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“I am here because the vaccine is Cuban”

cuba vacunacionThe first 10,000 Venezuelans, of the four million projected, are receiving their three doses of Cuba’s Abdala vaccine in Ciudad Tiuna, in the Caracas municipality of Libertador

It could be the human aspect of the work, the confidence returned, the lives saved here. Or perhaps the thousand and one expressions of brotherhood that have marked the hopes of Venezuela, over more than two decades.

There must be a reason. But as the unmistakable people in white lab coats make their way to the vaccination center, the humble of Ciudad Tiuna, in the Caracas municipality of Libertador, seem to see the dawn approaching.

“There they are, may the Lord bless them,” exclaimed a middle-aged woman from Caracas, when she saw them appear on a corner, a few meters away from the Simoncito Early Childhood Center, one of the vaccination sites where the Cuban vaccine Abdala is being administered. The first 10,000 residents, of the four million projected across the country, will receive their three doses here.

The sun had not yet climbed the hills that surround this city, and those in the white coats, almost all very young, were here, amidst jokes, affection and good humor, with their very Cuban greetings, which were reciprocated with a murmured thank you.

Not a trace of discouragement. No bitterness among these “slaves,” as the enemies of Cuba want to portray them, with no qualms about the malicious nature of their slanders, meant to discredit the work of our health personnel, who have served in more than 160 nations around the world, and helped battle the coronavirus in 40.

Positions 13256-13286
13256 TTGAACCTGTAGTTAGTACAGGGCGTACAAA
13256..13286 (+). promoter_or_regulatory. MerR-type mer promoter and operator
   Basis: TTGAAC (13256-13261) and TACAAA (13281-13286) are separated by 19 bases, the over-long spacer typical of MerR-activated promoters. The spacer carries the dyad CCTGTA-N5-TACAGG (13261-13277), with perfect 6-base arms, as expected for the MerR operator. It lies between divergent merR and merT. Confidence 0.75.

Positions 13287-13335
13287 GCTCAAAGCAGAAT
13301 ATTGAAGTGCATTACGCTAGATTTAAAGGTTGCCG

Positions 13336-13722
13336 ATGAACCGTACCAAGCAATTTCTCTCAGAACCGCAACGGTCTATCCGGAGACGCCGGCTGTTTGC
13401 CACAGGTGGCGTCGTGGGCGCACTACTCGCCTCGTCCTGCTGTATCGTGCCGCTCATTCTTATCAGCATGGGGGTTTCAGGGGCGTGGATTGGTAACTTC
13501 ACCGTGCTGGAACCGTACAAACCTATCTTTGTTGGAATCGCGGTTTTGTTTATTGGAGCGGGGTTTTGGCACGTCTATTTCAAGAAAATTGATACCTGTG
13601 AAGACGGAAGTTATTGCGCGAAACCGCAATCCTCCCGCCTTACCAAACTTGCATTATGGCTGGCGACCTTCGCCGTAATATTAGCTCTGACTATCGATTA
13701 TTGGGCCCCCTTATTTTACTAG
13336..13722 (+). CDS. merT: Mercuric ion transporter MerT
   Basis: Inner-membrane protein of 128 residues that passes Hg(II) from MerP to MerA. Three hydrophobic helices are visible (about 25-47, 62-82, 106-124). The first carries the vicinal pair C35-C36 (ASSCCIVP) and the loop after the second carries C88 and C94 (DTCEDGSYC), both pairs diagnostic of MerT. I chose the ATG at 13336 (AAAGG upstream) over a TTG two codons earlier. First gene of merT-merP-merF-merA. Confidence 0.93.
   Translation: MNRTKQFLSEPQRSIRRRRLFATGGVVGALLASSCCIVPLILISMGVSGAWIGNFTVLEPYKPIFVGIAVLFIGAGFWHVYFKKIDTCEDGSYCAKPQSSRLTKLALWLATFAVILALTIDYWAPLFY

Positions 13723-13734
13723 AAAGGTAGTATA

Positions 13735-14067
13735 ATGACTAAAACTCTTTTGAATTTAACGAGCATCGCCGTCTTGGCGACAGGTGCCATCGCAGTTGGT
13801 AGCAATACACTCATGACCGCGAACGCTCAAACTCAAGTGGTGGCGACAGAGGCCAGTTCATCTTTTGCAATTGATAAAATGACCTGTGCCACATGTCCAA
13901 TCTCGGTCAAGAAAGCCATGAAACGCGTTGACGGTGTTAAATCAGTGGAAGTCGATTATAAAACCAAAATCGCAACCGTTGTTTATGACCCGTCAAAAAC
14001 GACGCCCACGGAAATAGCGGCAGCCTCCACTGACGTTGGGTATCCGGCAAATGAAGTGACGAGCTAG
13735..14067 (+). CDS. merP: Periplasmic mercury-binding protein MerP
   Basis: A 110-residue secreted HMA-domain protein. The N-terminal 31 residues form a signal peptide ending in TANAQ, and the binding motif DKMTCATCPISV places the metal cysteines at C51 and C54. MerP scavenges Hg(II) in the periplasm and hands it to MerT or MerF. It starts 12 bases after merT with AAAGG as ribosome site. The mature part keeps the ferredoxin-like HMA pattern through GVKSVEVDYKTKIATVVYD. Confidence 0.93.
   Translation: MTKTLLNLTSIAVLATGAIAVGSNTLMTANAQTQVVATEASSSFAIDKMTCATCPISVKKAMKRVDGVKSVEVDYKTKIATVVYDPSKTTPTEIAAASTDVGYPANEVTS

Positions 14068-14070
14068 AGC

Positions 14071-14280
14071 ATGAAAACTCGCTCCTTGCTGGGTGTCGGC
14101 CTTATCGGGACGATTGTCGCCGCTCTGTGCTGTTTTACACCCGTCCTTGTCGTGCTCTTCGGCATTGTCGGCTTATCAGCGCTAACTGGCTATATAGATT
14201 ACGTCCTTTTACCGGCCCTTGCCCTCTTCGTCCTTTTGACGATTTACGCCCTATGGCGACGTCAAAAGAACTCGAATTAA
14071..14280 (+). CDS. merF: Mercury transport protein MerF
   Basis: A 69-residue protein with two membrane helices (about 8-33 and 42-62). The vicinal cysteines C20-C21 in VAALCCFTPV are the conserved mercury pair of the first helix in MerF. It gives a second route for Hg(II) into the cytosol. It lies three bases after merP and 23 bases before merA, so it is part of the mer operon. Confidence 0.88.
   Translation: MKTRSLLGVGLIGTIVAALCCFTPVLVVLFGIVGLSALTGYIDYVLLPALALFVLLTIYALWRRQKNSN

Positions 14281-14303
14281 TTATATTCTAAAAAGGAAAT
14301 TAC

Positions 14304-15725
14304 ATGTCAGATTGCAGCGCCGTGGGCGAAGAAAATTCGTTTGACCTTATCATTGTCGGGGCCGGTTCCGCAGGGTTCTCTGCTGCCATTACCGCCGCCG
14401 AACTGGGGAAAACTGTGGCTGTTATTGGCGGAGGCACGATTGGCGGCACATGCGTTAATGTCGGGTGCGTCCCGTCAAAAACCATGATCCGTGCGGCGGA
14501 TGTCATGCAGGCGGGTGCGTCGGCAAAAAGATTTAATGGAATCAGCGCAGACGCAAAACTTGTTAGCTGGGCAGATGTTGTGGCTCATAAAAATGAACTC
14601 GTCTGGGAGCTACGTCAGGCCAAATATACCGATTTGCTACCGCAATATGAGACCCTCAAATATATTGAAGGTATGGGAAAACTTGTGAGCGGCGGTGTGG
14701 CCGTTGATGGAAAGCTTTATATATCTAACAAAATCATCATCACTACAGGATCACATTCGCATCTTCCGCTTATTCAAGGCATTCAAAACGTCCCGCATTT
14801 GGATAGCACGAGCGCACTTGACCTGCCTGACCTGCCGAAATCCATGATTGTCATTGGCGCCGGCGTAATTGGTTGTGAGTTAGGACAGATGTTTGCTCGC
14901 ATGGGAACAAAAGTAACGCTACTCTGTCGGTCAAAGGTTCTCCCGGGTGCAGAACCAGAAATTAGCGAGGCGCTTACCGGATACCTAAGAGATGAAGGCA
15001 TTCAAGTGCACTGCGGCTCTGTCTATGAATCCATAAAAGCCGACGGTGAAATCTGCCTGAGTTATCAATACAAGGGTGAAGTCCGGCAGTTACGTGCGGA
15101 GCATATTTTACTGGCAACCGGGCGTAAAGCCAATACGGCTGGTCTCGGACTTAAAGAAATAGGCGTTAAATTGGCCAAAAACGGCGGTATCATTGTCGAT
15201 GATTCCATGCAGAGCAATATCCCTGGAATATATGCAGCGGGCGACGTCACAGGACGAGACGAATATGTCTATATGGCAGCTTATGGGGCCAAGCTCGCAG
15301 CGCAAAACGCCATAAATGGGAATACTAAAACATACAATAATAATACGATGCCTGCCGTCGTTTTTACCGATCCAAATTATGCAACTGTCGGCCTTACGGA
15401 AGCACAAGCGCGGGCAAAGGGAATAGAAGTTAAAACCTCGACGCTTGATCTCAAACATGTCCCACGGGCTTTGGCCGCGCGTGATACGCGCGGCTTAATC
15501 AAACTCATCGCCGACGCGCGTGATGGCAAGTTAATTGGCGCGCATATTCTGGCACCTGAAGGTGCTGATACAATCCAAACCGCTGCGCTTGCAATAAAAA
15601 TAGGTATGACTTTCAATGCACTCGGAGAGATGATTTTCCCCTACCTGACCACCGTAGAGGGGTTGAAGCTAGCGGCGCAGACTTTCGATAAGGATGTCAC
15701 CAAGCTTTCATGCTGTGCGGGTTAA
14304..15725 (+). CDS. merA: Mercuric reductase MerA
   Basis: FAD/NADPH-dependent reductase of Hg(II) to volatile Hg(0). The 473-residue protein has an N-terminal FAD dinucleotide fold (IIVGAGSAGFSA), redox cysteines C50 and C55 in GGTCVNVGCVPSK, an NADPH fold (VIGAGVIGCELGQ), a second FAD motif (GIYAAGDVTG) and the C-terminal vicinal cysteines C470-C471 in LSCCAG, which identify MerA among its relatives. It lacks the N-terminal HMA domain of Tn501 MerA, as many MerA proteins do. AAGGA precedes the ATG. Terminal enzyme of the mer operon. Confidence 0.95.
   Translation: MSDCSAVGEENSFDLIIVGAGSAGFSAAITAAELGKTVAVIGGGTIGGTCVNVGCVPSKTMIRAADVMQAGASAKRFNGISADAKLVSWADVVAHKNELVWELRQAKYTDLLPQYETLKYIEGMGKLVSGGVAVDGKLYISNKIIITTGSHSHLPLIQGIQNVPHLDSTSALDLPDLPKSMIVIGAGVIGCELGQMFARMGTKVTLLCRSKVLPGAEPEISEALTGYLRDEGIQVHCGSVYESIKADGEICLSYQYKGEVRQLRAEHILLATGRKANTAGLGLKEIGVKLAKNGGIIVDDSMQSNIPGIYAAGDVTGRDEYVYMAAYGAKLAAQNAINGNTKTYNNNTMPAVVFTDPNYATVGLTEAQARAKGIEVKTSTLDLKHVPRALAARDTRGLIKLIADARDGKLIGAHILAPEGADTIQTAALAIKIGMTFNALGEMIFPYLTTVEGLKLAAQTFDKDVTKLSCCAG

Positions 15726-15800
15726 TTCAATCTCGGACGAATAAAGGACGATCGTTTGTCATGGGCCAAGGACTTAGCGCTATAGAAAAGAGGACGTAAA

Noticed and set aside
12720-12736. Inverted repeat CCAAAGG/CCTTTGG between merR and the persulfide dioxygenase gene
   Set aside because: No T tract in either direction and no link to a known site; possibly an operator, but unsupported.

No one could blame these professionals for feeling frustrated, if there were a speck of truth in the Goebbelian statements made by Antony Blinken last July 1, when he returned to his cynical discourse, in another attempt to link our country to human trafficking.

“I don’t give a lick about this outrage against us, as they say here,” said Alía Acosta Sala, a nurse from the Isle of Youth, on her second mission in Venezuela. “No one forced me to come here; I am here of my own free will, only the call of duty dictates.”

“They want to justify all the evil they do to us”, Alía continued, while injecting Abdala into a Venezuelan shoulder, “They slander us to tarnish the solidarity effort we make, while they, with much greater resources, do nothing,” she said, before invoking a very Cuban song: “They can’t stop us.”

Similar views were expressed by Dr. Luis Bueno Pardo, a 34 year old doctor from Santiago de Cuba, a specialist in General Comprehensive Medicine, and Delia Virgen Yero, a nurse from Manzanillo, both of whom are working in the Abdala vaccination program, in the urban area of Ciudad Tiuna.

“Thank you and God bless you are the words and phrases we most hear from Venezuelans these days,” says Delia Virgen, “We have had to clarify a few aspects of the vaccine to some, it is true, but I have received the blessing of many; some have dedicated poems to us, and I have seen others cry with gratitude.”

A few meters away, in the same room, as if to confirm that intrigue and lies will never undermine the prestige of Cuban medicine, Juan Velázquez, a 57-year-old driver, admits, “I had my doubts when I heard about this vaccine; some people out there don’t say very good things about it.”

“So why did you come, despite your doubts?” I ask.
“I’m here because the vaccine is Cuban; I want to take care of my life.”

(Taken from Granma)

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